Alexandre Bissonette wore the hat.
A Canadian, Bissonette hadn’t voted for Donald Trump. He lived in a French-speaking province, far from the U.S. president’s campaign rallies and “America first” appeals. But some of the first photos to emerge of the 27-year-old after he stormed a Quebec City mosque and killed six Muslim men in January 2017 showed him wide-eyed with a slight smirk and a red “Make America Great Again” cap casting a shadow over his pallid face.
“Make America Great Again” has become more than a U.S. political slogan. For Bissonette and other white nationalist, radical right and anti-immigrant extremists all over the world, it’s a symbol; a kind of political messaging that transcends the specifics of country and language.
“The hat and the MAGA acronym have really become shorthand for this white nationalist movement,” said Barbara Perry, a professor at the University of Ontario Institute of Technology and an expert on the far right.
Searching for MAGA symbolism is one of the easiest ways to notice online extremists and members of hate groups, Perry and other researchers have found — a game of “Where’s Waldo?” for racists. A 2018 study by extremism researcher J.M. Berger that analyzed tens of thousands of alt-right Twitter accounts found the most common word in their profiles was “MAGA” and the most frequent pairing of words was “Trump supporter.”
And this embrace of pro-Trump symbols isn’t limited to social media. MAGA hats and slogans have shown up in Britain at rallies supporting anti-Muslim activist Tommy Robinson, on banners in Australia following the terror attack in Christchurch, New Zealand, and as an accessory for prominent European white nationalists who wear it to troll their fellow citizens.
Canada’s far right has a particular affinity for MAGA apparel. It often appears on white nationalist media personalities and far-right trolls attempting to disrupt anti-racism demonstrations. The head of the World Coalition Against Islam, a Canadian extremist group that openly refers to Muslims as “sewage,” routinely wears a MAGA hat at rallies.
“In Canada, the MAGA hat is widely seen as a hate symbol — a middle finger to other Canadians, especially to women and people of colour,” Evan Balgord, executive director of the Canadian Anti-Hate Network, which monitors extremism, wrote in an email. The country’s oldest retailer, the Hudson’s Bay Company, recently apologized for selling “Make Canada Great Again” hats and removed them from its stores after public backlash.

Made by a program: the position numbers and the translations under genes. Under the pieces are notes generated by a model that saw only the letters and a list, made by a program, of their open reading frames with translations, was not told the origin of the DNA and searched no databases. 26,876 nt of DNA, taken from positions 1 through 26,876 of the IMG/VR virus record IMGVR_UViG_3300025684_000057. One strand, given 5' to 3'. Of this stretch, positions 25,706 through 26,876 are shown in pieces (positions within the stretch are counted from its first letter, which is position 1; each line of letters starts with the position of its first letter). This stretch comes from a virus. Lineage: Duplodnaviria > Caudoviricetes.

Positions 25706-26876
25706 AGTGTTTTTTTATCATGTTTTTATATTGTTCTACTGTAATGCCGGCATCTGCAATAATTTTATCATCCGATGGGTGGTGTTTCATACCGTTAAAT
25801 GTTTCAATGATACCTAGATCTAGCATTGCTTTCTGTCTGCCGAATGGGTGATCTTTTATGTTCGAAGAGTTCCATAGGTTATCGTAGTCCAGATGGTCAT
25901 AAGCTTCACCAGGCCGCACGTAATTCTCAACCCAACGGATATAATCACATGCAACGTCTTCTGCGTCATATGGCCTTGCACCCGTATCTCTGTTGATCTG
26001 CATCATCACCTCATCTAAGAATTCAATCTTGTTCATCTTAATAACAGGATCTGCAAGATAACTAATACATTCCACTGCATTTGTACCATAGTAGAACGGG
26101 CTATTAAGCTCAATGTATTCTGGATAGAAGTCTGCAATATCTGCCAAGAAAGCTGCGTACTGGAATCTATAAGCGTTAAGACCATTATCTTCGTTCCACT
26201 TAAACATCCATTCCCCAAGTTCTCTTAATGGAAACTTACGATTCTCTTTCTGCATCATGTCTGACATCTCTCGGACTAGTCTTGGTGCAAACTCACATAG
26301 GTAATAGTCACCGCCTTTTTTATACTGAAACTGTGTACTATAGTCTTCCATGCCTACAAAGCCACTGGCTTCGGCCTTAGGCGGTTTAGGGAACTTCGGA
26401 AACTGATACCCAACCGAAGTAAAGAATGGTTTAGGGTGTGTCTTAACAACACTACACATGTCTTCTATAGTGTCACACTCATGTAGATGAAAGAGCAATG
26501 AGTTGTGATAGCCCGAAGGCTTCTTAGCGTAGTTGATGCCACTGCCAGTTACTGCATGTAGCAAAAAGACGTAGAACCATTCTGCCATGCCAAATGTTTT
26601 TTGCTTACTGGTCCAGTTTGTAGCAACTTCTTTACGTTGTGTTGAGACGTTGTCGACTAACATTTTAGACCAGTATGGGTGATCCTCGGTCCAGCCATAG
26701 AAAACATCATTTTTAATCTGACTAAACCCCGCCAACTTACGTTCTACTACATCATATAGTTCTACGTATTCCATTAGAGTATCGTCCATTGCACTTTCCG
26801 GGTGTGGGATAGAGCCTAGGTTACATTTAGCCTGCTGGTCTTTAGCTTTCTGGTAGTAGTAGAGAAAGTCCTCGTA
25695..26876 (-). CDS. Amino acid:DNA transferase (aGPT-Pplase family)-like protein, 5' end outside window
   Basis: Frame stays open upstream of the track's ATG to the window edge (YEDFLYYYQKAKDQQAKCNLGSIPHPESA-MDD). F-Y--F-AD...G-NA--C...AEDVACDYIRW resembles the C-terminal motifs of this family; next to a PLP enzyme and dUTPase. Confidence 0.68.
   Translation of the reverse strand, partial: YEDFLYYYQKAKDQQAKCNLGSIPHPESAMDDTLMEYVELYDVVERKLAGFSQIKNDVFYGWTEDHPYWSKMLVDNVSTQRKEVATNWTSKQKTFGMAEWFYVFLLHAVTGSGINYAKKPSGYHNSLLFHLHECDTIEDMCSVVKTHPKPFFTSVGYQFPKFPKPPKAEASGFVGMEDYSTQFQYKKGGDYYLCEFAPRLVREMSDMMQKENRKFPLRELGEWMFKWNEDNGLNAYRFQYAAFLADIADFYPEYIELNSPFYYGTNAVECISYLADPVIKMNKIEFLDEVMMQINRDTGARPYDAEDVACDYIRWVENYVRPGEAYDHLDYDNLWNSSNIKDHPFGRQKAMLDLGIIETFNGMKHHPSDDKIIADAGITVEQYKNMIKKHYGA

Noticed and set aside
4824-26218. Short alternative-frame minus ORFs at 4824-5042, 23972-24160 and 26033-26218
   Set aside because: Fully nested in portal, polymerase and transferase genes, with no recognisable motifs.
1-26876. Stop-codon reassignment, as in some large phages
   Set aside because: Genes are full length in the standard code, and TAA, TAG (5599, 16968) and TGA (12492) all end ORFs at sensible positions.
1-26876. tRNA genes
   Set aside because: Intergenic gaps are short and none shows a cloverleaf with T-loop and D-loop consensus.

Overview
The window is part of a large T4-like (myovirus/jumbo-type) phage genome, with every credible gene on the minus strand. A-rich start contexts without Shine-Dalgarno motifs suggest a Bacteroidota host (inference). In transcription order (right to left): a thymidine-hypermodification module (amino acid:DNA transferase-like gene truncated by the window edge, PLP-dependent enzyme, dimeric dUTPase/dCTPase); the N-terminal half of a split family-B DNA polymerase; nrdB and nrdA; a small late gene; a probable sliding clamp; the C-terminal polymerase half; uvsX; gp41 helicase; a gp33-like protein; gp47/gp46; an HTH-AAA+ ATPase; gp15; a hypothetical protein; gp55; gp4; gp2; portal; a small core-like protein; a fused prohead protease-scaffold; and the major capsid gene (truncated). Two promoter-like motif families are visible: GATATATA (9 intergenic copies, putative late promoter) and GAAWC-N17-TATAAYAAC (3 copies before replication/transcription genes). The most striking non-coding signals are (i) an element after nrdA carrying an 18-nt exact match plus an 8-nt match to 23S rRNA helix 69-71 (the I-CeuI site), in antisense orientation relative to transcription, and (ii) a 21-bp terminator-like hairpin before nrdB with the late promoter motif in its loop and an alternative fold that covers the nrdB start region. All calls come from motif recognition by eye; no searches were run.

MAGA symbols abroad aren’t solely the province of extremists, but they tend to attract a certain type. Anti-immigrant, anti-Muslim politicians, in particular, have adopted the Trump-associated slogans and paraphernalia.
Leader of Italy’s far-right League party Matteo Salvini posed with a MAGA hat on his office shelf and held an “Italians first” rally, while Islamophobic Dutch politician Geert Wilders promised to “make the Netherlands great again.” The anti-immigrant Alternative For Germany party’s deputy leader Beatrix Von Storch, whom German prosecutors investigated for inciting hatred against Muslims, wore a red “Make Germany Safe Again” hat during an election campaign.
Beyond mimicking Trump’s rhetoric to rile up nationalist sentiment in their own countries, the international far right embraces the U.S. president because he helps bolster the narrative of rising support for a global anti-immigrant, anti-establishment movement. When the most powerful person in the world says that “Islam hates us” and attempts to ban Muslim immigration, it’s proof that perhaps other world leaders can achieve a similar goal.
“Trump’s campaign was anti-Muslim, and he has enacted anti-Muslim policies while in office,” said Matthew McGregor, campaign director for the British-based anti-racism advocacy group Hope Not Hate. “He has given the far right encouragement and left them with the impression that things are going their way.”
Far-right extremists have also long attached themselves to symbols, slogans and anything that identifies them as an in-group separate from the broader public. Some extremist groups have taken up Nordic symbols; others use thinly veiled references to Nazism, such as “88” for “Heil Hitler,” as a wink to others in the movement. European neo-Nazi groups even sometimes carry Confederate flags in their demonstrations. In that sense, it’s natural that extremists who view Trump as a gateway to white nationalism have embraced his emblems.
“It gives them credibility that if this is from the president of the United States, then it must be all right to have those views,” said Amira Elghawaby, a human rights advocate and board member of the Canadian Anti-Hate Network.
But if the support of mass shooters and violent neo-Nazis would make the average politician issue forceful condemnations and distance themselves from rhetoric and symbols that appeal to extremists, Trump has essentially done the opposite. He has claimed there are “very fine people on both sides” of Charlottesville’s white nationalist Unite The Right rally, helped promote anti-Semitic conspiracy theories about George Soros and broadcast white supremacist talking points from the Oval Office.
The Christchurch attacker’s manifesto included a section on Trump that encapsulates many far-right extremists’ views of the U.S. president. Although the attacker disagreed with some of Trump’s policies, he claimed he supported Trump as “a symbol of renewed white identity and common purpose.”
The day after the attack, however, Trump again dismissed the threat of white nationalism, even as he borrowed its language to describe immigration as an “invasion” that must be stopped. It was another example of why Trump’s symbolism still resonates with extremists — he has done little to convince them that his views are not their own.
Or, as Perry puts it: “He still wears the hats.”
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